A recent paper published in BMC Pregnancy and Childbirth used data from 15 facilities across 11 GLOSS countries to conduct a virtual confidential inquiry to understand factors linked to infection-related maternal deaths and near-miss. The paper also provides with suggested actions, including the implementation of virtual platforms to improve routine adoption of confidential reviews.
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Background: Obstetric infections are the third most common cause of maternal mortality, with the largest burden in low and middle-income countries (LMICs). We analyzed causes of infection-related maternal deaths and near-miss identified contributing factors and generated suggested actions for quality of care improvement.
Methods: An international, virtual confidential enquiry was conducted for maternal deaths and near-miss cases that occurred in 15 health facilities in 11 LMICs reporting at least one death within the GLOSS study. Facility medical records and local review committee documents containing information on maternal characteristics, timing and chain of events, case management, outcomes, and facility characteristics were summarized into a case report for each woman and reviewed by an international external review committee. Modifiable factors were identified and suggested actions were organized using the three delays framework.
Results: Thirteen infection-related maternal deaths and 19 near-miss cases were reviewed in 20 virtual meetings by an international external review committee. Of 151 modifiable factors identified during the review, delays in receiving care contributed to 71/85 modifiable factors in maternal deaths and 55/66 modifiable factors in near-miss cases. Delays in reaching a GLOSS facility contributed to 5/85 and 1/66 modifiable factors for maternal deaths and near-miss cases, respectively. Two modifiable factors in maternal deaths were related to delays in the decision to seek care compared to three modifiable factors in near-miss cases. Suboptimal use of antibiotics, missing microbiological culture and other laboratory results, incorrect working diagnosis, and infrequent monitoring during admission were the main contributors to care delays among both maternal deaths and near-miss cases. Local facility audits were conducted for 2/13 maternal deaths and 0/19 near-miss cases. Based on the review findings, the external review committee recommended actions to improve the prevention and management of maternal infections.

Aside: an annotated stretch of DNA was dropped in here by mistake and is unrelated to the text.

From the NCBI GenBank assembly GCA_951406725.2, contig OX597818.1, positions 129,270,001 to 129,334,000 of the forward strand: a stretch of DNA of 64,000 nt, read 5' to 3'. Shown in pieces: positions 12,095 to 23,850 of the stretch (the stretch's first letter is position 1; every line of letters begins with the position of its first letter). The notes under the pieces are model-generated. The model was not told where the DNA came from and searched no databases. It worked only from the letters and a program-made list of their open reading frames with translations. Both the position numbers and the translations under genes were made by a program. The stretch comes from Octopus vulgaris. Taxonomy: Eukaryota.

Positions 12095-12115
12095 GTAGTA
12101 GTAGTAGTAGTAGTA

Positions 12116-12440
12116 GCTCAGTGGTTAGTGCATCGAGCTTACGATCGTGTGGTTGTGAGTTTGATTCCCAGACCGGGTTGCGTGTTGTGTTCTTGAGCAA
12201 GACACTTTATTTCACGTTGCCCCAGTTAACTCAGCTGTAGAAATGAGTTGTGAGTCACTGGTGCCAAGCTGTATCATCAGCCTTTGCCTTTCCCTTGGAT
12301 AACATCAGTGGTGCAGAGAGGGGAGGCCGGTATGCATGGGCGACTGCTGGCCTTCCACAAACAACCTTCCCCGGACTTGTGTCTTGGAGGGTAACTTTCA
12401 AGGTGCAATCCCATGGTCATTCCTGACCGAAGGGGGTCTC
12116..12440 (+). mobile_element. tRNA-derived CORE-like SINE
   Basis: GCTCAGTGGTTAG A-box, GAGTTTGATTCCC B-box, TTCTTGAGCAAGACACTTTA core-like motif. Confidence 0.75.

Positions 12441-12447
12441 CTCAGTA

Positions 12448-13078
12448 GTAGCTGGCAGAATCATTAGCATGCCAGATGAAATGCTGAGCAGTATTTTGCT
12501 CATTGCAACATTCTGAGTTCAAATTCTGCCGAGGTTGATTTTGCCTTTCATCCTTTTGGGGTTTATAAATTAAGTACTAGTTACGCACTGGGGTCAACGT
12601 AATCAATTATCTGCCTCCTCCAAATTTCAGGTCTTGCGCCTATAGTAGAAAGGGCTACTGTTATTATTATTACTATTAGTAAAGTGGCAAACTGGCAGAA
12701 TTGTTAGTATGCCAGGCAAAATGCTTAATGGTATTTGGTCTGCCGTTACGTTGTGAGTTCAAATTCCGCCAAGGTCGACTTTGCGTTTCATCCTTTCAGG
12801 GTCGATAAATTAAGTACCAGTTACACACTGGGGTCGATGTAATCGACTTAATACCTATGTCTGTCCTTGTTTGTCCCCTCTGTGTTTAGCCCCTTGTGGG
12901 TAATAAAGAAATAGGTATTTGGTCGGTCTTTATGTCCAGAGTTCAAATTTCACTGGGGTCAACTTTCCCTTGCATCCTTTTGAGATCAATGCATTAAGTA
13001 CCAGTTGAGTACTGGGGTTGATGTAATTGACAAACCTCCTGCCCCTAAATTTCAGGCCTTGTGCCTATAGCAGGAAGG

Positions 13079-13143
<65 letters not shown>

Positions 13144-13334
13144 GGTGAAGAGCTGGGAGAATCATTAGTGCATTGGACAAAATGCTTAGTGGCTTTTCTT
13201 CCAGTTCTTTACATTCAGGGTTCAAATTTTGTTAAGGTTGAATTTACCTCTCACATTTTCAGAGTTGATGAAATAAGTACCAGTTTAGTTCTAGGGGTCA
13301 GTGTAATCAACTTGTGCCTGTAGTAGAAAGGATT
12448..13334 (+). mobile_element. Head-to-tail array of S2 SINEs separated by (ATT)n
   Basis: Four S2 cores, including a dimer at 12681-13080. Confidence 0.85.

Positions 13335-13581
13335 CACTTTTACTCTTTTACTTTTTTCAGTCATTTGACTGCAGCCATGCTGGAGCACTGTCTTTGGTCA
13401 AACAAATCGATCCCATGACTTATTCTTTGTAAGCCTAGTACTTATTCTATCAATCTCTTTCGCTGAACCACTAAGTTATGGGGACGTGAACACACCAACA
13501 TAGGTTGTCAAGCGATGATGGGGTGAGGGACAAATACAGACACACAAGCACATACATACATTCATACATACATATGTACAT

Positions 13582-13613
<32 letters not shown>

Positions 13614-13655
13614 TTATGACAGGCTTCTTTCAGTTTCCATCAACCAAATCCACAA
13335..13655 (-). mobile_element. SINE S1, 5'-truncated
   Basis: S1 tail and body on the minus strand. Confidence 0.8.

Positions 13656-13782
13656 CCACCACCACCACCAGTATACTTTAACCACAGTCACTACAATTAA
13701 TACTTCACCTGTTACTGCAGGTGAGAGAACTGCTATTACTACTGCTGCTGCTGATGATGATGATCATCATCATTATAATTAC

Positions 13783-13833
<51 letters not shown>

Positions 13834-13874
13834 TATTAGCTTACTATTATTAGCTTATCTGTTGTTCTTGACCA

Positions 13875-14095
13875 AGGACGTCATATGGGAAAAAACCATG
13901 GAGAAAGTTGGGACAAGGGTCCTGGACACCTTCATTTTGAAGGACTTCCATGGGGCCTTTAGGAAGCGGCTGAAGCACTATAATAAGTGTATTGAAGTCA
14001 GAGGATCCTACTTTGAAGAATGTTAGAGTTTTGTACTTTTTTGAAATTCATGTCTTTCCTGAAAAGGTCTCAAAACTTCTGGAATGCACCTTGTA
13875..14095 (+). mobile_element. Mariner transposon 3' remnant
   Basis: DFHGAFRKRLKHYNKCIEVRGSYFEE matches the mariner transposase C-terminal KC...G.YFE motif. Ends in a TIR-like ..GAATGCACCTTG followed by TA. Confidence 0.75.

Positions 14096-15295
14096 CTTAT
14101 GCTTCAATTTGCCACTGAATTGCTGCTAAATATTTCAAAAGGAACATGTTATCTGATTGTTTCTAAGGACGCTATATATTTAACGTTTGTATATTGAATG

Conclusion: Prompt recognition and treatment of the infection remain critical addressable gaps in the provision of high-quality care to prevent and manage infection-related severe maternal outcomes in LMICs. Poor uptake of maternal death and near-miss reviews suggests missed learning opportunities by facility teams. Virtual platforms offer a feasible solution to improve routine adoption of confidential maternal death and near-miss reviews locally.